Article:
Filipinos paying their respects to the preserved body of dictator Ferdinand Marcos were looking at a wax mask, his mortician has said.
The divisive strongman died in exile in 1989 after he was booted out in a "People Power" revolt, but his embalmed body was returned to his ancestral home where it lay on display for over two decades.
His burial in Heroes' Cemetery last week sparked controversy in the Philippines, and removed him from the relatively exclusive global club of famous bodies on display.
Here are some of the others:
Russian revolutionary Vladimir Lenin was the original communist leader to be embalmed, starting a trend among hard-left regimes around the world.
Lenin died in 1924 aged 53, and had wanted to be buried with his mother in the former imperial capital of Saint Petersburg, but was instead preserved in a mausoleum on Red Square, where he remains, attracting visitors curious to see the Bolshevik founder of the Soviet Union.
Debates on whether to remove the body started after the collapse of the USSR in 1991 but Russia's Communist party has vehemently lobbied to keep Lenin in situ.
Say "Ancient Egypt" to any schoolchild and the first thing they'll think of is the mummies -- preserved remains of important figures.
The British Museum in London houses a collection of 120 human mummies from Egypt and Sudan, which count as one of its biggest draws for many visitors.
The museum also has 300 mummified animals, including dogs, cats and even a crocodile.
None of the mummies has been unwrapped since the 1790s and museum experts have used x-rays and CT scans to carry out research on them.
The Chinese revolutionary leader, who died on September 9, 1976, has been embalmed and on show since 1977 in a glass cubicle in the Mao Zedong Memorial Hall in Beijing's Tiananmen Square.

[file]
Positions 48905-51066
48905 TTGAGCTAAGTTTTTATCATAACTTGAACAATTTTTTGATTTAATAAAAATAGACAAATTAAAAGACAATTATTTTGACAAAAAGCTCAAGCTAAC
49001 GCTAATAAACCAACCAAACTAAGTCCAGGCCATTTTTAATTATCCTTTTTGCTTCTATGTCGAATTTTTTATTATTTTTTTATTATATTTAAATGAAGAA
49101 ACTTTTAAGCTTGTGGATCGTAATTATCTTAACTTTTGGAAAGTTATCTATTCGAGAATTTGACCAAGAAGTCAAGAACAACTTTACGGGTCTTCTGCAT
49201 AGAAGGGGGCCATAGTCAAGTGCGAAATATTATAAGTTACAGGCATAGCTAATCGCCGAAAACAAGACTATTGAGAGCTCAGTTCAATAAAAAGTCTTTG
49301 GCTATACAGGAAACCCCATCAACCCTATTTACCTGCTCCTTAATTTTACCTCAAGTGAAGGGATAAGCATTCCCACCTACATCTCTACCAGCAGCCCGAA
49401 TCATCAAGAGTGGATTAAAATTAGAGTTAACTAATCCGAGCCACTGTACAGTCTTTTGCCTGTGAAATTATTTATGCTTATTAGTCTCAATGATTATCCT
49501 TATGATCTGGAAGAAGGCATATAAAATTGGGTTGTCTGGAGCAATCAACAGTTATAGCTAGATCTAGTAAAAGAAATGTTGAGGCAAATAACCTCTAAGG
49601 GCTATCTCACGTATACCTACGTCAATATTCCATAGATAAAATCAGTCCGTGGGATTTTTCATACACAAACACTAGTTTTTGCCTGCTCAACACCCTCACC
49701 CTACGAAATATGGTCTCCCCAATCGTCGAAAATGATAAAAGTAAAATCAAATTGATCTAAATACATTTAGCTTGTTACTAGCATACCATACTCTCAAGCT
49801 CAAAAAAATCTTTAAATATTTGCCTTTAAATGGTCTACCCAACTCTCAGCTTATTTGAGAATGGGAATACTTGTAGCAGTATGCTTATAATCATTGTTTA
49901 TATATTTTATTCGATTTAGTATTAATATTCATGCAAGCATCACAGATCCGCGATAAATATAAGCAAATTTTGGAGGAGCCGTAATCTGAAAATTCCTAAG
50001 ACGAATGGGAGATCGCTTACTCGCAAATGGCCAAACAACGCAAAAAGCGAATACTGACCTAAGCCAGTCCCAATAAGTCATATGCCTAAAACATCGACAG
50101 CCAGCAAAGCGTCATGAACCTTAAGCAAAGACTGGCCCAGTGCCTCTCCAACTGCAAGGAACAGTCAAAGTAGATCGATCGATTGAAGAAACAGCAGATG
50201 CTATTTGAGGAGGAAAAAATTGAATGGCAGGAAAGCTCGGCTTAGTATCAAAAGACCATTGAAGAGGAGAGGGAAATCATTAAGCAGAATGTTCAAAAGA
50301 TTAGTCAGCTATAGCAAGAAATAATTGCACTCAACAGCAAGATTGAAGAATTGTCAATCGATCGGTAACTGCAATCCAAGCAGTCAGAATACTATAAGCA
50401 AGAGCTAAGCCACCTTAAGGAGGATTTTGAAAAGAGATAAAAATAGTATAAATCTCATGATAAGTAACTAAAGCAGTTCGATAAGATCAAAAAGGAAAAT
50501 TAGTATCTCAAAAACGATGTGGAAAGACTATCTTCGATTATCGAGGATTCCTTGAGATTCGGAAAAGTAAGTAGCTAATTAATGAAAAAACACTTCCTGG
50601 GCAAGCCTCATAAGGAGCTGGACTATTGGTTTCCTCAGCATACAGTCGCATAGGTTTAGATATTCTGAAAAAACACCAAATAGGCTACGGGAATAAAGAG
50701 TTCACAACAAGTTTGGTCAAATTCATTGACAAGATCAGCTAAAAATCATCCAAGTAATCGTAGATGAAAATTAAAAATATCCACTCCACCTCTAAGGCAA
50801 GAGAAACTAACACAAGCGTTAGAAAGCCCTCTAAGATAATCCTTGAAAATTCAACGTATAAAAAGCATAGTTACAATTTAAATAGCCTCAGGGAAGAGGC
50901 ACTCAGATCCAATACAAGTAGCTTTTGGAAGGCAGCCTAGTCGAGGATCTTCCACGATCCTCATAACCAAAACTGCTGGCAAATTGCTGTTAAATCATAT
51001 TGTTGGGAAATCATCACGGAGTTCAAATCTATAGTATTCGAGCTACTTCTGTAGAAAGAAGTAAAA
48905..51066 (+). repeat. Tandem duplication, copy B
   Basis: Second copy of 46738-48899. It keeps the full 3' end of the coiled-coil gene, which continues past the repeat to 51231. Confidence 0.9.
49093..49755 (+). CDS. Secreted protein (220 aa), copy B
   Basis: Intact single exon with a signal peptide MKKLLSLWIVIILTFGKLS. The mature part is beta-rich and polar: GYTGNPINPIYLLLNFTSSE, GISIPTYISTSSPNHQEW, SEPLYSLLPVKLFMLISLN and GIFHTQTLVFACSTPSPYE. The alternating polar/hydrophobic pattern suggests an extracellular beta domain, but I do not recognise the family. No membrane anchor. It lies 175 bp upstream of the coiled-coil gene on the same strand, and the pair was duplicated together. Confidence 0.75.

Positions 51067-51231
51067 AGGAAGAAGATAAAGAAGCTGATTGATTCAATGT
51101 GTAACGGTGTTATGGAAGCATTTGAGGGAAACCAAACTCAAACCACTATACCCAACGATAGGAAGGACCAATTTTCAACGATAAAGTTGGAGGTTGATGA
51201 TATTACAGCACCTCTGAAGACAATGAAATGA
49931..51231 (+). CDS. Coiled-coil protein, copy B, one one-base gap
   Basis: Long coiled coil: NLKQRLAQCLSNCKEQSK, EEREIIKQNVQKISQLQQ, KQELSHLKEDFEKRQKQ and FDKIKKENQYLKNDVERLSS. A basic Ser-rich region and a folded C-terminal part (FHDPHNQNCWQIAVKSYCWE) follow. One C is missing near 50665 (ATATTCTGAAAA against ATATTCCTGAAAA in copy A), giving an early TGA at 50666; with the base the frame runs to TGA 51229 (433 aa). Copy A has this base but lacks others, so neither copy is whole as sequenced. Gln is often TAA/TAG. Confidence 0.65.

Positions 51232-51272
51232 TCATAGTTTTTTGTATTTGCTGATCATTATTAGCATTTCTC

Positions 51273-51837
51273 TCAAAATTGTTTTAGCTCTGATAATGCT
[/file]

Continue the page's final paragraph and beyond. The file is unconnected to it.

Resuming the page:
Mao's body was placed in formaldehyde and other preserving fluids, according to an account in the People's Daily newspaper, and today the parts of Mao's body which cannot be seen are bathed in liquid.
When the mausoleum is closed, the cadaver is lowered into a container maintained at a low temperature, the paper said.
Eva Peron, Argentina's emblematic first lady of the 1940s and 50s, was embalmed when she died of cancer in 1952 at age 33.
"Evita" was as adored by her husband's poor and working-class base as she was reviled by the military and elite.
After Juan Peron was toppled in a 1955 coup, army officers secretly removed Evita's corpse from its resting place at a pro-Peron trade union headquarters and hid it.
Worried Peronist militants would find it, then-dictator Pedro Aramburu had the body taken to Italy and buried in Milan under a false name.
Peron's third wife and successor, Isabel, finally struck a deal: Evita's body was returned to Argentina in 1974 and she has rested ever since in her family mausoleum in Buenos Aires, a place of pilgrimage for her admirers and fans of the musical and movie about her life.
Although he wanted his ashes to be scattered over the country, the father of modern Vietnam was embalmed upon his death on September 2, 1969.
His body, preserved in the cold under a glass sarcophagus, has been on show since 1975 in a mausoleum in Hanoi.
The country has regularly called in help from Moscow in preserving the body, reflecting Soviet-era ties.
The Dani people in the highlands of Indonesia's remote, easternmost region of Papua used smoke and animal oil to preserve important elders and local heroes.
The desiccated, blackened figure of Agat Mamete Mabel, a chieftain who ruled over Wogi village some 250 years ago is one of the most notable – decorated with pig tusks slung around the torso, a feathered headpiece, and a traditional penis gourd.
The corpse is kept in a thatch-roofed hut, where it is tended by a select few villagers.
The bodies of North Korea's founding president Kim II-Sung and his son Kim Jong-II are on permanent display at the Kumsusan Palace of the Sun mausoleum in Pyongyang.
When Kim II-Sung died of a heart attack in 1994, Russian scientists helped preserve the body of North Korea's "eternal president", who now lies in a glass coffin with filtered lights to keep his face looking rosy.
The Russian team assisted with the embalming of Kim Jong-II's body when he passed away in December 2011 – also from a heart attack – and is believed to be in charge of the maintenance of the bodies.
Present-day leader Kim Jong-Un and his close aides visit the mausoleum on key national holidays – such as Kim II-Sung's birthday – to pay their respects to his late grandfather and father.
Foreign visitors are allowed in the cavernous mausoleum twice a week – Thursdays and Sundays – but must dress according to a strict code and bow before the bodies.